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What is the Invisible Hand of the market?

Level:
AS, A-Level, IB
Board:
AQA, Edexcel, OCR, IB, Eduqas, WJEC

Last updated 14 Jul 2023

The invisible hand of the market refers to the idea that the market, through the self-interest of individuals and firms, can coordinate economic activity and allocate resources efficiently.

This concept was first articulated by Adam Smith, the father of modern economics, in his work "The Wealth of Nations."

According to Smith, individuals and firms, acting in their own self-interest and guided by the invisible hand of the market, will produce and consume goods and services in the most economically efficient way possible, leading to the optimal allocation of scarce resources and the greatest overall prosperity.

The invisible hand of the market is based on the assumption that the free market is a self-regulating system in which the forces of supply and demand interact to determine prices and quantities. It is believed that the market, through the process of competition, can allocate resources efficiently and produce the best outcomes for society as a whole. This is known as the price mechanism.

Examples

Here are some examples of the invisible hand of the market at work:

  1. The determination of prices: The invisible hand of the market coordinates the production and consumption of goods and services through the process of supply and demand. When there is a high demand for a particular good or service, the price will tend to rise, which will encourage producers to increase their output in order to take advantage of the higher price. Conversely, when demand is low, the price will tend to fall, which will discourage producers from producing as much of the good or service.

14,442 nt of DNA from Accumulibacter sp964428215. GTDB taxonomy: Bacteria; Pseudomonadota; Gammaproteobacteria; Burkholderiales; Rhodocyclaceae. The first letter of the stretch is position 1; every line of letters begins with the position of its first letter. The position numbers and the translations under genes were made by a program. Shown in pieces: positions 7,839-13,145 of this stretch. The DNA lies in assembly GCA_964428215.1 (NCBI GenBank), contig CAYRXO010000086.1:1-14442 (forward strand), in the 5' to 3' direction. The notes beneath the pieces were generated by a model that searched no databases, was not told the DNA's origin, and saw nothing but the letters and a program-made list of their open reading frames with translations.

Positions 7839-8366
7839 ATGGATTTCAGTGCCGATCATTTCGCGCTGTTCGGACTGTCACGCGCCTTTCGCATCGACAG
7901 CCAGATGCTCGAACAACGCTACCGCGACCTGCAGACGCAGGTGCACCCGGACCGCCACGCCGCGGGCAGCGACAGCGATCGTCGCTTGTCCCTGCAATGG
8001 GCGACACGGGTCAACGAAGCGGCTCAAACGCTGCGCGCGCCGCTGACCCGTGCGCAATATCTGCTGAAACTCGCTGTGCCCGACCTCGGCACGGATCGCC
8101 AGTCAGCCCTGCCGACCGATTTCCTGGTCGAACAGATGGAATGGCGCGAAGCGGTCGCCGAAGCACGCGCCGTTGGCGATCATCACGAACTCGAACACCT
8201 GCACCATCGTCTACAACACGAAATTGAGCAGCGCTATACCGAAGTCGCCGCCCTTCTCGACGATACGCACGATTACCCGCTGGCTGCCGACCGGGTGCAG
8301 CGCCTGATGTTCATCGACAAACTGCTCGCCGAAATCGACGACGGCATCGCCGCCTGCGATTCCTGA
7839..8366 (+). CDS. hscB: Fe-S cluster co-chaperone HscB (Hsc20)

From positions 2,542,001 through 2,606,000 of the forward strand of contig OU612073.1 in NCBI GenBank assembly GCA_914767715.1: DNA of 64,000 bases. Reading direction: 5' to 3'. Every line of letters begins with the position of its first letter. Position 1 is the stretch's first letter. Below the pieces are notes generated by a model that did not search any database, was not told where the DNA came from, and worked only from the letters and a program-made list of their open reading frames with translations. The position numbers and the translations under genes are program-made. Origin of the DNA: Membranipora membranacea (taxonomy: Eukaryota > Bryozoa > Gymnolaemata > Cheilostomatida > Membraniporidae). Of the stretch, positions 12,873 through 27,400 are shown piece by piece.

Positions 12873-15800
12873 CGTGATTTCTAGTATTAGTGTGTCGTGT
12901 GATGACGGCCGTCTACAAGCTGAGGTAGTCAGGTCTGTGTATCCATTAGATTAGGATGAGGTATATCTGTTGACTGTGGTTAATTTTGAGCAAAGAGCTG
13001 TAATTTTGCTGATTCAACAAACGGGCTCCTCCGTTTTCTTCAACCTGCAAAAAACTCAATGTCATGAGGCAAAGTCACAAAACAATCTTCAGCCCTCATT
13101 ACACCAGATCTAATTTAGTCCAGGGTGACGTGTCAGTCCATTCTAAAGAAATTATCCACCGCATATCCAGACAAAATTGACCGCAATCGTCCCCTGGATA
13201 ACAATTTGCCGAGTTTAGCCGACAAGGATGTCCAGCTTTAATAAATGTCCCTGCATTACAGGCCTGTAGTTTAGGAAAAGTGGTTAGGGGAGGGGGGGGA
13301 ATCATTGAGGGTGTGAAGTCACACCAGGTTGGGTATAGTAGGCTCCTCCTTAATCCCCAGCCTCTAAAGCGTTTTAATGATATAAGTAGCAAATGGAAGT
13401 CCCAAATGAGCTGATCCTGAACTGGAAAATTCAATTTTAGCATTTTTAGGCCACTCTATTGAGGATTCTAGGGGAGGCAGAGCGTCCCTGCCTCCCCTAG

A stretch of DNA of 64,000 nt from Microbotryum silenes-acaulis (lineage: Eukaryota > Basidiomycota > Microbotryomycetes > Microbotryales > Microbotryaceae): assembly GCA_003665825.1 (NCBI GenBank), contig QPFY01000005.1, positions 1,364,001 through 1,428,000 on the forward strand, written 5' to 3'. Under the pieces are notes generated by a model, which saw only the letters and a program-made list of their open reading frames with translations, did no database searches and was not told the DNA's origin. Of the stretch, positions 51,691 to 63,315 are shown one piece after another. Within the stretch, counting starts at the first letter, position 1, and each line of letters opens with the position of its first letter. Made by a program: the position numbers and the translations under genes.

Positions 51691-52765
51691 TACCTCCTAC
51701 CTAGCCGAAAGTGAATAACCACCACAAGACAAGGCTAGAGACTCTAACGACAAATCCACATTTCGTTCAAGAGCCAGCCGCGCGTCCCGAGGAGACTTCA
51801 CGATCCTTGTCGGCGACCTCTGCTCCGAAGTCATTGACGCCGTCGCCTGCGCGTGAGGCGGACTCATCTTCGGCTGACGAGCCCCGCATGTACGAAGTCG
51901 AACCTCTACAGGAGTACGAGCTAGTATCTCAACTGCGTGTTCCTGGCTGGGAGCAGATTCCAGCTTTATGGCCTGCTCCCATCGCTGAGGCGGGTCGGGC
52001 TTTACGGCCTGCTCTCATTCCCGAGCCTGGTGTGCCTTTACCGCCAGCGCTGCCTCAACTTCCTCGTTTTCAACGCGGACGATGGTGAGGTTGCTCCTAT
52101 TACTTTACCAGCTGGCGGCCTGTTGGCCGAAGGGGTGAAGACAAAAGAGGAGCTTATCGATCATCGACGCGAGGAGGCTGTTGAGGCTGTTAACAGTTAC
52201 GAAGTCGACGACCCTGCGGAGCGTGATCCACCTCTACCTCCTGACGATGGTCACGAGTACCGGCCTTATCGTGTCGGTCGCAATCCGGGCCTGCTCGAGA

2. The allocation of resources: The invisible hand of the market guides the allocation of resources to the most efficient uses. For example, if there is a high demand for smartphones, producers will allocate resources to the production of smartphones in order to take advantage of the higher profits. This will lead to an increase in the supply of smartphones and a decrease in the supply of other goods and services.
  3. The development of new technologies: The invisible hand of the market can also encourage the development of new technologies by providing incentives for firms to invest in research and development. For example, if a firm develops a new and innovative product, it will be able to charge a higher price and earn higher profits, which will provide an incentive for other firms to invest in similar technologies.

Existence of market failure

However, it is important to note that the invisible hand of the market is a theoretical construct and that real-world markets may not always function perfectly. There may be externalities, missing markets in the form of pure public goods and other factors including immobility of labour that can prevent the market from achieving optimal outcomes.

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